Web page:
'Oh pull yourself together, you silly bitch'
'Get a grip, you miserable cow'
'If the wind changes, your face will stay like that, you ugly bearded over-emotional freak'
Then I dug through my coat pocket, discarding the lint, fluff and balled up chewing gum wrappers until I found my brave face...plastered it into place and continued to get on with my day. As has been the norm of late, I have been incredibly productive - even managing to find Johnny Drama a false mustache for his school assembly performance tomorrow morning (it's not part of his 'official costume' but he has been banging on about needing to wear one for weeks now so goodness knows what his teacher is going to think when he turns up with an upper lip and probably most of his mouth covered in black synthetic bristles tomorrow...).
Now before I have time to dwell on this any more it is time for the school run. Oh happy days, jolly hockey sticks and all that buncum. Thank goodness there is all this stuff right now designed to keep me busy, busy, busy.
And thank goodness there are friends who include me on their blanket circulation of 'feel good' (slightly moronic) emails, which despite the unoriginal content, have still been successful in making me smirk. Here's the latest:
Great Truths That Children Have Learned:
1) No matter how hard you try, you can't baptise cats
2) When your mum is mad at your dad, don't let her brush your hair
3) If your sister hits you, don't hit her back. They always catch the second person
4) Never ask your 3 year old brother to hold a tomato
5) You can't trust dogs to watch your food
6) Don't sneeze when someone is cutting your hair
7) Never hold a dust buster and a cat at the same time
8) You can't hide a piece of broccoli in a glass of milk
9) Don't wear polka dot underwear under white shorts
10) The best place to be when you're sad is Grandma's lap
Great Truths Adults Have Learned:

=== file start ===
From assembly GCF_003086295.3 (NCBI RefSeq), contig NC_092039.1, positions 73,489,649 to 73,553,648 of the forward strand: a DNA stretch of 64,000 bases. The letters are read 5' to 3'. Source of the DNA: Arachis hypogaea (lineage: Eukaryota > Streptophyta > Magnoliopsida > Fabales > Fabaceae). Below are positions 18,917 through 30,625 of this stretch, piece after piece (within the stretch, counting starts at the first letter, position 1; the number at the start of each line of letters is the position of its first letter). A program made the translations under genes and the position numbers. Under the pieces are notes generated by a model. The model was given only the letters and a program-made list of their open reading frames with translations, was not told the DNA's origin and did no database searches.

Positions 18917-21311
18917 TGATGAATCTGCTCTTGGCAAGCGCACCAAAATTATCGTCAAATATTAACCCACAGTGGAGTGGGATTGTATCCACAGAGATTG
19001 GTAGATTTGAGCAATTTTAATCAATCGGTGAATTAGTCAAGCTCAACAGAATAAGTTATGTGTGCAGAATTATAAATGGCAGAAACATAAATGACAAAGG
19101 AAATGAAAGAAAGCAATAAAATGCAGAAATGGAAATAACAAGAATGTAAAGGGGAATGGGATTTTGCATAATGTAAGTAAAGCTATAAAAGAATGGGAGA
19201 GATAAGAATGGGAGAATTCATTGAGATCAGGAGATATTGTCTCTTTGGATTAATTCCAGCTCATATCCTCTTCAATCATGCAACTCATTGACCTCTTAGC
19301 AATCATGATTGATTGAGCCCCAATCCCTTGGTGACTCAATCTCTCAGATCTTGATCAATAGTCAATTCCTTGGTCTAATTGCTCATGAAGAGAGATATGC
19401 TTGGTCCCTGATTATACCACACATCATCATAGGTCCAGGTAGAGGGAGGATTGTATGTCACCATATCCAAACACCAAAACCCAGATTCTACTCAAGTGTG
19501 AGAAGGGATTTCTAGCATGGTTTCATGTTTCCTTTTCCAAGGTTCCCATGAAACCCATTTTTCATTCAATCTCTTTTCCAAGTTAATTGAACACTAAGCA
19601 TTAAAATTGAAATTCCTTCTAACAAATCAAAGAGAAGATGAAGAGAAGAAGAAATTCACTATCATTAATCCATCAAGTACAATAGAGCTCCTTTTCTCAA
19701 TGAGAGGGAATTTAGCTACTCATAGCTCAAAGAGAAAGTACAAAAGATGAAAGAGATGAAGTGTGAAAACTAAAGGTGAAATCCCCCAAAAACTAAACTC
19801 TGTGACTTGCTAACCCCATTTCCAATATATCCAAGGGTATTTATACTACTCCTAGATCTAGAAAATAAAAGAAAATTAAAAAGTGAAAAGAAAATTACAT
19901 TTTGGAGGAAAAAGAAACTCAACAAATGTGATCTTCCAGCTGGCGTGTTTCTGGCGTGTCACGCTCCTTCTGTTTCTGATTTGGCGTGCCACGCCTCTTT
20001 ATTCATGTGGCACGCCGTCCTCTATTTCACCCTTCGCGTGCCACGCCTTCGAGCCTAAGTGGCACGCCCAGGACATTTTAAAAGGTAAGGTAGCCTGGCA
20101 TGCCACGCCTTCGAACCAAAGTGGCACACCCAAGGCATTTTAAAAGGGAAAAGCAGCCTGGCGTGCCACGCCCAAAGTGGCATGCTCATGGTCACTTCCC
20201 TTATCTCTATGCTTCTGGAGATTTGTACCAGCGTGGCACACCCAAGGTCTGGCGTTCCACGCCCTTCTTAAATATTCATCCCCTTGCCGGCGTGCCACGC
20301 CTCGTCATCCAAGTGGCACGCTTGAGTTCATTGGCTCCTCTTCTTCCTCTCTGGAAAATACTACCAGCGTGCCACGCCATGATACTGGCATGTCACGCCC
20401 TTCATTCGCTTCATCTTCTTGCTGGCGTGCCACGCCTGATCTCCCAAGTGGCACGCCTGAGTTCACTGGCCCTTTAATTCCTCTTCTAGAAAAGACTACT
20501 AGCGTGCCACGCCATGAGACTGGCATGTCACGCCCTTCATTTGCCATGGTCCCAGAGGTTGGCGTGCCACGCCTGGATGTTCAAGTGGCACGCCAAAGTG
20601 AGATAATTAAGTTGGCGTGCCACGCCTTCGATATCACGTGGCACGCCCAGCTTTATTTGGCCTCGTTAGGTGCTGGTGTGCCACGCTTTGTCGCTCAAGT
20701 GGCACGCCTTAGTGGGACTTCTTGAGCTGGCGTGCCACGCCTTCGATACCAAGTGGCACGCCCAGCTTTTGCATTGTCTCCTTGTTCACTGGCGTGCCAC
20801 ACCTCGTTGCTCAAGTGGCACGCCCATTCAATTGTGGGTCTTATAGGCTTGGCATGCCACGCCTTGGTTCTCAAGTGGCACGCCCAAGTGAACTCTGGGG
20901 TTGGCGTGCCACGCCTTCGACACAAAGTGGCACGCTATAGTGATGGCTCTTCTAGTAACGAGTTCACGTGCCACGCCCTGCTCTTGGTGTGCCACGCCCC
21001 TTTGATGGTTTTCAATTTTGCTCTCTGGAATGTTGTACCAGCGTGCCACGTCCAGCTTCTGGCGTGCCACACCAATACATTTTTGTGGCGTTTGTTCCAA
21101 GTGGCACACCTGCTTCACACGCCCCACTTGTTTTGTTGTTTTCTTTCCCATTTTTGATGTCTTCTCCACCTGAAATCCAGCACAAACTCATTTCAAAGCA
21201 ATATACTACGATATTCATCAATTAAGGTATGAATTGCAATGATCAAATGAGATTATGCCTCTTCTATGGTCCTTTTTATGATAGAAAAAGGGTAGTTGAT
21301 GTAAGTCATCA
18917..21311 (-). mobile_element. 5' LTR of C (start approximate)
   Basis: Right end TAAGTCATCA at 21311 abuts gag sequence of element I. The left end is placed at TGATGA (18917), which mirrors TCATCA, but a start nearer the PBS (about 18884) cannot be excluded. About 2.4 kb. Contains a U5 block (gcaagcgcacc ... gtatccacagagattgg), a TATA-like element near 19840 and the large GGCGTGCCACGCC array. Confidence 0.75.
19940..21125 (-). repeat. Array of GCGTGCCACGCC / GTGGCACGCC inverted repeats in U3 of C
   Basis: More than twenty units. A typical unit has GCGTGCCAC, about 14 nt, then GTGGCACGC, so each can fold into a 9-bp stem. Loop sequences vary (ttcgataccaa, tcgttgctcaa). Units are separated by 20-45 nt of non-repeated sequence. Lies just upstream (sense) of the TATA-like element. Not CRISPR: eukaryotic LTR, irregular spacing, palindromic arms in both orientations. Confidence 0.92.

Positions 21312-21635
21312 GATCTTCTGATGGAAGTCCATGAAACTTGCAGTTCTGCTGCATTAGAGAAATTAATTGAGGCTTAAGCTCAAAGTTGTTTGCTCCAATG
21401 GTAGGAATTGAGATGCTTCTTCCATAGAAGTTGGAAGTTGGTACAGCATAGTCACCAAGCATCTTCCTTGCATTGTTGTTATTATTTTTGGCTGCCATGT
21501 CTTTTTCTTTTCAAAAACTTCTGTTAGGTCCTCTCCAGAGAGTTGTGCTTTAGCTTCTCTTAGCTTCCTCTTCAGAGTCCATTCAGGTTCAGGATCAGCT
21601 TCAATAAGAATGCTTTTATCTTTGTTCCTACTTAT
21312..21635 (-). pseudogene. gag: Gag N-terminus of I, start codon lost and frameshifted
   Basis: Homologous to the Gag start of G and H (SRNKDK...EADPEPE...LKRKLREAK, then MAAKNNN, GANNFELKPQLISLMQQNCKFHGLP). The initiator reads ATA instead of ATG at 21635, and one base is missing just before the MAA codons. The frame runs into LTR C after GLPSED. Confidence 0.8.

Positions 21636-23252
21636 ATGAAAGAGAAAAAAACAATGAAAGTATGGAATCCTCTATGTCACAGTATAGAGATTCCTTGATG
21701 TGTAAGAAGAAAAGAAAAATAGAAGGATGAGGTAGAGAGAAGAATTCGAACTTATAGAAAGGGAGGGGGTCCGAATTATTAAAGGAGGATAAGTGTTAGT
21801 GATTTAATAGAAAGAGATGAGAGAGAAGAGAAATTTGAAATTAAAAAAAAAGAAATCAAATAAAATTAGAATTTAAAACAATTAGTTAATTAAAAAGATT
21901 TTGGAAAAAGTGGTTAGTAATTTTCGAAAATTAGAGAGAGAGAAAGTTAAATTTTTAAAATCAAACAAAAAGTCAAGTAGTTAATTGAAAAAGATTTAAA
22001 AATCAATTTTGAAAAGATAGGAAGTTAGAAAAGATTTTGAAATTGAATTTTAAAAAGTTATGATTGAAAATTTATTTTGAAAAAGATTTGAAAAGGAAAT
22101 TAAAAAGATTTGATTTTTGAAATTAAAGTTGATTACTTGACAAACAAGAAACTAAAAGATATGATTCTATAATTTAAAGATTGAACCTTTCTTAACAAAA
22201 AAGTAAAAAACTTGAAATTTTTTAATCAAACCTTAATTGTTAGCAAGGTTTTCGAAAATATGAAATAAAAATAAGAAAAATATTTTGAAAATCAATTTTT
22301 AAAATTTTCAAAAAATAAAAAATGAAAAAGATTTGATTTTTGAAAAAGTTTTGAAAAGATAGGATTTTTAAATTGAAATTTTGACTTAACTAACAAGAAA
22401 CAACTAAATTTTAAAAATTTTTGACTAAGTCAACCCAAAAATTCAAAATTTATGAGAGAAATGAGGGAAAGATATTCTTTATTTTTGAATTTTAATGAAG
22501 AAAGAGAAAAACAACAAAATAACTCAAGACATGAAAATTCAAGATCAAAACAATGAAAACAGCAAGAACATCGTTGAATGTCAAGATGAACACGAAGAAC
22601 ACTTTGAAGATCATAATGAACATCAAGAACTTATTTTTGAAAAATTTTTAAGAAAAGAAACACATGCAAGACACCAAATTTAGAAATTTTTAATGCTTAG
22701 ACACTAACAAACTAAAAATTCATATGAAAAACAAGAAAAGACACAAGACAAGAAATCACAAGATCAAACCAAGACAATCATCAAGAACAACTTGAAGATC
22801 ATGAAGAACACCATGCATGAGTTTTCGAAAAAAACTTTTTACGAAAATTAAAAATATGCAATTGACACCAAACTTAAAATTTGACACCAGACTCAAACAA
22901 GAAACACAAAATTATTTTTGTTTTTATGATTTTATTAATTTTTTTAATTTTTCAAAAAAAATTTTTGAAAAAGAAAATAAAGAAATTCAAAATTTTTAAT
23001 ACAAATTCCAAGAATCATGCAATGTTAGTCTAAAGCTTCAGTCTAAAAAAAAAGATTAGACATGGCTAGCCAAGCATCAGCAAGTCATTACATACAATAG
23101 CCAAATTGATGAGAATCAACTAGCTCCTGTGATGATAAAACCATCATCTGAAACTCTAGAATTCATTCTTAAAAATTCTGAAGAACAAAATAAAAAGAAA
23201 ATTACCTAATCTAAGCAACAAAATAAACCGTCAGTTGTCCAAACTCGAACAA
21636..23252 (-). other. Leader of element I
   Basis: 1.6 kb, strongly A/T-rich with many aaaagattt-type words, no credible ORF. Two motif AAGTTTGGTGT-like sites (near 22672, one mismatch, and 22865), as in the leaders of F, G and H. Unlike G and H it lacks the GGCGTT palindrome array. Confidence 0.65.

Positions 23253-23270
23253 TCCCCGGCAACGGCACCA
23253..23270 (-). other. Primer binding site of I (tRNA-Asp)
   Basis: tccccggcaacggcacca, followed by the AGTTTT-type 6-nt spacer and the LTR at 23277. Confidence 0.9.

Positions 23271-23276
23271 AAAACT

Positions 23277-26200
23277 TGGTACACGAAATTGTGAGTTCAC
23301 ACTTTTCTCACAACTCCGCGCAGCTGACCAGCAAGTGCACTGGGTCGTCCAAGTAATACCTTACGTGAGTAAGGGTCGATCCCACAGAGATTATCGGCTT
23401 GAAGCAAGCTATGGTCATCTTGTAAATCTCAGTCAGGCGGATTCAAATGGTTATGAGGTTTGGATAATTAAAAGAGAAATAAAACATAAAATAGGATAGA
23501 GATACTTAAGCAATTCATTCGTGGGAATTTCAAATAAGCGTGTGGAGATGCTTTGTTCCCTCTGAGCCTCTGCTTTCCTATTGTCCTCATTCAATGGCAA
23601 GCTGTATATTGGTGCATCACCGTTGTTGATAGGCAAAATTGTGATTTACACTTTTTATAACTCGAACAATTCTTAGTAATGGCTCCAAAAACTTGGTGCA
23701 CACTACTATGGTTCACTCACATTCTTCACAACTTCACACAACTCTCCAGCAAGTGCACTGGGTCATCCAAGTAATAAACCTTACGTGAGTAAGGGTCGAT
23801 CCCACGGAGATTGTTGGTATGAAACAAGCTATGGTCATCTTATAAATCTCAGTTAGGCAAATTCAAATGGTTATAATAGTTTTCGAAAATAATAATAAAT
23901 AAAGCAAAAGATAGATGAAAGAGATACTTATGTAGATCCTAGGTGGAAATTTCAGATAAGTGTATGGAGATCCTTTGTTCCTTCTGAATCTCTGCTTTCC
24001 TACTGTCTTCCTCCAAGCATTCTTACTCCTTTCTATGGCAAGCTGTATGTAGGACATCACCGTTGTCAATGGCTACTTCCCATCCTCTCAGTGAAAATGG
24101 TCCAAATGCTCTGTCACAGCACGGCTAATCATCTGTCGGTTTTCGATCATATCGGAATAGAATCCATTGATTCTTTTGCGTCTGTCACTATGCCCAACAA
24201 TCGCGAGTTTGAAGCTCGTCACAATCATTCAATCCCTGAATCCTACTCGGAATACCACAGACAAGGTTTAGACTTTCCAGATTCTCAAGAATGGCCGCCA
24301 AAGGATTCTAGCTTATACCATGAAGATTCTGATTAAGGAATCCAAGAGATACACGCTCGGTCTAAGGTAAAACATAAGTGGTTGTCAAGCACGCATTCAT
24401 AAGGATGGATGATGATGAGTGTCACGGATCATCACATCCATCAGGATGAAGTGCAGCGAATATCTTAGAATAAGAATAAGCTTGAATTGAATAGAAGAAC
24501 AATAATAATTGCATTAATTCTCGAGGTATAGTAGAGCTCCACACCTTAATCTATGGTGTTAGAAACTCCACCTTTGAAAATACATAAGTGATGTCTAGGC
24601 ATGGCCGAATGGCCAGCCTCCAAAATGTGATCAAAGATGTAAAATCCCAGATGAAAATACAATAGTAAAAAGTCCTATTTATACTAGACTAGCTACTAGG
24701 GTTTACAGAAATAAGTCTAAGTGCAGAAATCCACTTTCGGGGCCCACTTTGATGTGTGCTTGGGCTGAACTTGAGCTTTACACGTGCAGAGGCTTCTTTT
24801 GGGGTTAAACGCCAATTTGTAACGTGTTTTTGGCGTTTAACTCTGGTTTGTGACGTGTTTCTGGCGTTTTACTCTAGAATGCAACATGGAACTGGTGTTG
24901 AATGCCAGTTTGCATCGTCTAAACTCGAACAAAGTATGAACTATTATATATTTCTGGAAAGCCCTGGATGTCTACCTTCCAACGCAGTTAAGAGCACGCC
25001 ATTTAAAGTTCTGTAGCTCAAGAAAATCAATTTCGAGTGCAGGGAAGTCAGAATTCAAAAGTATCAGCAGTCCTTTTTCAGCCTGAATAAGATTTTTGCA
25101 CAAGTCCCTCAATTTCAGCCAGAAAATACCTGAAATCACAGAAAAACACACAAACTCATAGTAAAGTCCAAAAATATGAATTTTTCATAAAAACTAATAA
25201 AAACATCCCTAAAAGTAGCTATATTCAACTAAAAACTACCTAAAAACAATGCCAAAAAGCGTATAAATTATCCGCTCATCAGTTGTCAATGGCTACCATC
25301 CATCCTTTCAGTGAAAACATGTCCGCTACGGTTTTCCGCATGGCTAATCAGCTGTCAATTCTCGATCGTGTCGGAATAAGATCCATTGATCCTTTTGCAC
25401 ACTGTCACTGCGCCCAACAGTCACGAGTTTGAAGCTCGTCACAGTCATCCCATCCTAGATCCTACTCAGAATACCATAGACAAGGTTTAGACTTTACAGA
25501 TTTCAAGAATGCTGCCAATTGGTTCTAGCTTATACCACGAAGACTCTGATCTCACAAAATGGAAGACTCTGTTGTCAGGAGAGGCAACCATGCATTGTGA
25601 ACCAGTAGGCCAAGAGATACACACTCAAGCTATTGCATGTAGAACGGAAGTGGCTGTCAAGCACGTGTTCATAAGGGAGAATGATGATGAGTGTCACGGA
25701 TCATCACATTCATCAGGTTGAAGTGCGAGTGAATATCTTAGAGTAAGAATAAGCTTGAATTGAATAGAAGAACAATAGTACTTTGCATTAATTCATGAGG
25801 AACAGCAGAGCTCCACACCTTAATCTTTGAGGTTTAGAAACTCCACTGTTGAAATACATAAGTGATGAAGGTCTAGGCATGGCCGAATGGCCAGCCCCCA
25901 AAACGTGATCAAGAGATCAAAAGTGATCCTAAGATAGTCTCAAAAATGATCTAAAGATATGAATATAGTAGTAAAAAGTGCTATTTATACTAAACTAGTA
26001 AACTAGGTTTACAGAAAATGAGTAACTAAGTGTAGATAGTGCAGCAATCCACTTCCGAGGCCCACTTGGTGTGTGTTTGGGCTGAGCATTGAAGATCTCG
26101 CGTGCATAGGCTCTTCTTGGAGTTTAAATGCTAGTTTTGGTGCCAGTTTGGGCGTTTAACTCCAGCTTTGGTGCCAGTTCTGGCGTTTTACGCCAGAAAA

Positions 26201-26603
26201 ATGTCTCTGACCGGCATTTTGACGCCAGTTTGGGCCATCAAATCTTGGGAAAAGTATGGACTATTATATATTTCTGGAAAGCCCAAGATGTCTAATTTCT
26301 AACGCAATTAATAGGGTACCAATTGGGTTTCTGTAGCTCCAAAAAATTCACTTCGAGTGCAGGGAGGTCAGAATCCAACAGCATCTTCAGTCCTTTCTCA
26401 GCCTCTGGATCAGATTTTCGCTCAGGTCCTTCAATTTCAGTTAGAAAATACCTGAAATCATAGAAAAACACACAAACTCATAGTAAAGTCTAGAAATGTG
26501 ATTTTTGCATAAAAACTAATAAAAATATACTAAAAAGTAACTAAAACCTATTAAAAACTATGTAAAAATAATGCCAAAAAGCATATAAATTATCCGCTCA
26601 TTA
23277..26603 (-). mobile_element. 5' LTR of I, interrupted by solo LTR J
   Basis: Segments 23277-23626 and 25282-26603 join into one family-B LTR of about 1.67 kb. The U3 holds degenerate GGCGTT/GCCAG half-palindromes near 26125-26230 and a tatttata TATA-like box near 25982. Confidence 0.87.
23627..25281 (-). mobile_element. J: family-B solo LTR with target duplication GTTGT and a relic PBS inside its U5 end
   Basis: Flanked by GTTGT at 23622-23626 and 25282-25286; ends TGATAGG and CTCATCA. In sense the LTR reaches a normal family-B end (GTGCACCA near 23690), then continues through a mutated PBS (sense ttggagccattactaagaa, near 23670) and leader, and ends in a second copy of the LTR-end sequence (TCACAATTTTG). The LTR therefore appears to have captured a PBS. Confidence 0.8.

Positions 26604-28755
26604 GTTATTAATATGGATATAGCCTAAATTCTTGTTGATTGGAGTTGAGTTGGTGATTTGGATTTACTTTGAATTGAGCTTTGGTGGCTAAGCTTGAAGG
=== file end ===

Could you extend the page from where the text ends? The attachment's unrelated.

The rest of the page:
1) Raising teenagers is like nailing jelly to a tree
2) Wrinkles don't hurt
3) Families are like fudge...mostly sweet, with a few nuts
4) Today's mighty oak is just yesterday's nut that held its ground
5) Laughing is good exercise. It's like jogging on the inside.
6) Middle-age is when you choose your cereal for the fibre, not the toy
Great Truths About Growing Old:
1) Growing old is mandatory; growing up is optional
2) Forget the health food. I need all the preservatives I can get.
3) When you fall down you wonder what else you can do while you're down there.
4) You're getting old when you get the same sensation from a rocking chair that you once got from a roller coaster
5) It's frustrating when you know all the answers, but nobody bothers to ask you the questions
6) Time might be a great healer but a terrible beautician
7) Wisdom comes with age, but sometimes ages comes alone
The Four Stages Of Life:
1) You believe in Santa
2) You don't believe in Santa
3) You are Santa
4) You look like Santa
At age 4 success is...not piddling in your pants
At age 12 success is...having friends
At age 17 success is...having a driver's licence
At age 35 success is...having money
At age 50 success is...having money
At age 70 success is...having a driver's licence
At age 75 success is...having friends
At age 80 success is...not piddling in your pants